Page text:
When you write specific warm-ups, you should be steadily increasing the loading while decreasing the number of reps, so that you slowly get to (or close to) the weight desired, but not so slowly or with so much volume that you become tired before your first set. For example, if I’m warming up a client to a 5 rep set using 100 pounds, I might write the warm-up this way:

1x4@75 lbs
1x3@85 lbs
1x2@95 lbs

If it's a full-body workout, I warm to every unique primary movement, but if it's a push/pull routine (all pushing motions one day, all pulling motions the next day), for instance, where I might have them do an upper body push (heavy) in the beginning of their workout followed by an upper body push (light) at the end, I don't always warm to the light sets (they will already be warmed from the previous, heavy lifts)...but of course, that's just a general rule: everyone has the *potential* to be different and I'll tweak the approach to suit their needs.

Remember that specific warm-ups not only prepare the actual joints and muscles for the exercise (by increasing synovial fluid saturation and blood flow/agonist blood vessel dilation, respectively), specific warm-ups also “activate” our Central Nervous System (CNS) in preparation for the movement and weight. In the “real world,” our bodies would become activated through the “fight or flight” response to danger, and all of the goals of the warm-up (increased blood flow, neural activation, heightened sensitivity, etc) would be produced by a hormonal response to an outside stimulus which represented a threat to our well-being (after all, if you’re Barney Rubble and you see a T-Rex running towards you, you want your CNS to be fully “activated” so that it can “turn on” all of your muscle fibers, allowing you to run at top speed so that you can escape from becoming someone’s dinner…or something like that…). In the gym, we don’t have this occurring (probably a good thing!), and so we have to artificially recreate that response with gradual and specific preparation.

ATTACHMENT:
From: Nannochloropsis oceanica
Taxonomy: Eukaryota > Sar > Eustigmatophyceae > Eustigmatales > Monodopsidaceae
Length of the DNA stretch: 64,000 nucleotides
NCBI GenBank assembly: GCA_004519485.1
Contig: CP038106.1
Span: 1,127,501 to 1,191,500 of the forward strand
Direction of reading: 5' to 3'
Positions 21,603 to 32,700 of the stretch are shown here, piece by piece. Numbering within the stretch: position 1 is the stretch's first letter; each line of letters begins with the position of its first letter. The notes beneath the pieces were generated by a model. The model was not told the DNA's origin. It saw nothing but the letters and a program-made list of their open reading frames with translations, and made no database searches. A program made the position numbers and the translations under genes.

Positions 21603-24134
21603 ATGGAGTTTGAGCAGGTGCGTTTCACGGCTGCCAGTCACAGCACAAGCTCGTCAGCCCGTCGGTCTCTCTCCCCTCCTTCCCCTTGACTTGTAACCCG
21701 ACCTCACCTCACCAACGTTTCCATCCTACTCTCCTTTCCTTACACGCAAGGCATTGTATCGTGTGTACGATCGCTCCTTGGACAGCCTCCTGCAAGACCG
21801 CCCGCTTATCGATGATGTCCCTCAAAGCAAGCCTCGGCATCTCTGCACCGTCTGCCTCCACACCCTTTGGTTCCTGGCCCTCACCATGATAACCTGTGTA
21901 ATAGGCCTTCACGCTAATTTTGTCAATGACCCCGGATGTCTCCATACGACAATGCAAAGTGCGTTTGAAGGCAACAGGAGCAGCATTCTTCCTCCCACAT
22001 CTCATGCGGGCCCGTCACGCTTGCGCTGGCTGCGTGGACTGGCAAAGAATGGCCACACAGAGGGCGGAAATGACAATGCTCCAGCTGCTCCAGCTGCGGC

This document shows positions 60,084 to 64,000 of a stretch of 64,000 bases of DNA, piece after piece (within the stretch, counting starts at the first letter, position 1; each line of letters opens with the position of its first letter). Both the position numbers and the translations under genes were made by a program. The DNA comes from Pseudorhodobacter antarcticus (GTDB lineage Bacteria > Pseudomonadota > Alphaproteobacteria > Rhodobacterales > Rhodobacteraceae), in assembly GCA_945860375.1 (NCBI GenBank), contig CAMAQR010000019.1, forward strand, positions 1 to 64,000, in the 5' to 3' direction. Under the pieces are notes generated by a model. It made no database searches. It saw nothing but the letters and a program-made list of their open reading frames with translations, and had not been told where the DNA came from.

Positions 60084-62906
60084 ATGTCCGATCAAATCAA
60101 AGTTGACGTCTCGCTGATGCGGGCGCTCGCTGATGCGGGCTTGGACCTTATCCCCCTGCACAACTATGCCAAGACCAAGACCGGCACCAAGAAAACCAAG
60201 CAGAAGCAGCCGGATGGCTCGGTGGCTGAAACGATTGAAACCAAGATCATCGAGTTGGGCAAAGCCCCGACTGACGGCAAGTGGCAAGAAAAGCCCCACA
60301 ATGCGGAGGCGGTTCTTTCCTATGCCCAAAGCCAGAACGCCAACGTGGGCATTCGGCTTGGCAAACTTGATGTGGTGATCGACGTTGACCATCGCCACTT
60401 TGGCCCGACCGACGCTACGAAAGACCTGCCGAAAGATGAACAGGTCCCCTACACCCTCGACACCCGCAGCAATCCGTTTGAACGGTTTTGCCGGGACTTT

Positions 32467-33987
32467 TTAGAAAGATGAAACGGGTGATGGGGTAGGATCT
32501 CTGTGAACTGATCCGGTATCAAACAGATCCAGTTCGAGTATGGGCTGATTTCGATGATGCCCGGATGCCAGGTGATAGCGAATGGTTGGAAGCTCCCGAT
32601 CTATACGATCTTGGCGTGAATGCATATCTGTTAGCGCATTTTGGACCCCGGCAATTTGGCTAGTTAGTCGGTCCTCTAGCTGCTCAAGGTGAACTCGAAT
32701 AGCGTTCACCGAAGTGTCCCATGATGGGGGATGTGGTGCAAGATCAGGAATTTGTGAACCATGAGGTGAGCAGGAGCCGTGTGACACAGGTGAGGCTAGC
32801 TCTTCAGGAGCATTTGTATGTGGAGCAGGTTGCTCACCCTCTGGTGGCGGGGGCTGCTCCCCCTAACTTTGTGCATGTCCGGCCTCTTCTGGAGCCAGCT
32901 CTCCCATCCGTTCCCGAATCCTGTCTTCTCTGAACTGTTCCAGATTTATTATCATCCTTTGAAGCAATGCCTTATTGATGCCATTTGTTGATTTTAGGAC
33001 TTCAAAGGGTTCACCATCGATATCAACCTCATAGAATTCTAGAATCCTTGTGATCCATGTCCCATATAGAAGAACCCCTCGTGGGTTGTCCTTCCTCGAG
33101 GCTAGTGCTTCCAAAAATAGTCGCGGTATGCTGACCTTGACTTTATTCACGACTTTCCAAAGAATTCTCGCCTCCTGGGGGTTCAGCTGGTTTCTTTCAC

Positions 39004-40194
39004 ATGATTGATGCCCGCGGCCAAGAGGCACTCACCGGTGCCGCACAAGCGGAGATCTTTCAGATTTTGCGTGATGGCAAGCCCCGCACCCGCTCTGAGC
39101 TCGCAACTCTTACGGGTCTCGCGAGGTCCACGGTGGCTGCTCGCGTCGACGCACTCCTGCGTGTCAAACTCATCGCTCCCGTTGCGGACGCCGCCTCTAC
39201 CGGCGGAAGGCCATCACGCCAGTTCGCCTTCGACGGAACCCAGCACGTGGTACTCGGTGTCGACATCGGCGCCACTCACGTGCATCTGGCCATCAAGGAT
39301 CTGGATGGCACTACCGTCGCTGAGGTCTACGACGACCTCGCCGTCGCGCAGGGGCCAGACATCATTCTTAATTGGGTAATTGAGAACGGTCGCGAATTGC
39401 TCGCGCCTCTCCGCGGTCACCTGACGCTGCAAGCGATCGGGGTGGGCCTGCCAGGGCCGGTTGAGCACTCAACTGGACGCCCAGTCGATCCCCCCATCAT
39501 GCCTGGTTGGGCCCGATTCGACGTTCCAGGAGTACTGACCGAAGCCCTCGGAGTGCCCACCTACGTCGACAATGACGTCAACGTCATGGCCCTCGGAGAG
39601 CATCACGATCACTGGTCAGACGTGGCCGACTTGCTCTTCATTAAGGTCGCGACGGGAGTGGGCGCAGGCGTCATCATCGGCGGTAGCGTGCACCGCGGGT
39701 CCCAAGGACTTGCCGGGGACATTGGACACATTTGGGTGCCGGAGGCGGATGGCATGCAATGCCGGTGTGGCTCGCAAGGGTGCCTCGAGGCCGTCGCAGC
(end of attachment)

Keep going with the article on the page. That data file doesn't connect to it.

Evaluate the effectiveness of the specific warm-up by how your client feels afterwards. If they feel strong and ready for their work sets, then change nothing. If they feel stronger after their first or second work set, then you may want to add in an additional warm-up set (they probably needed more time/warming up in order to be prepared). Conversely, if they felt weak, either remove a warm-up set, or decrease the reps in each warm-up (they became overworked). It can sometimes be a little trial and error, but a good warm-up is worth the effort!

As far as time concerns, I would never want to skip out on the warm-ups. Not only do they aid in activation and general preparation, but they’re an integral part in injury prevention and making sure that you have a safe and effective workout. The majority of your workout effect will come from the first few sets, so when in doubt, I’d rather drop the last set from each exercise (performing a 4x5 or 3x5 routine, for instance, instead of a 5x5) rather than cutting out the warm-ups and risking an injury or even just having to use less weight in the movement because the client wasn’t sufficiently prepared to lift heavier.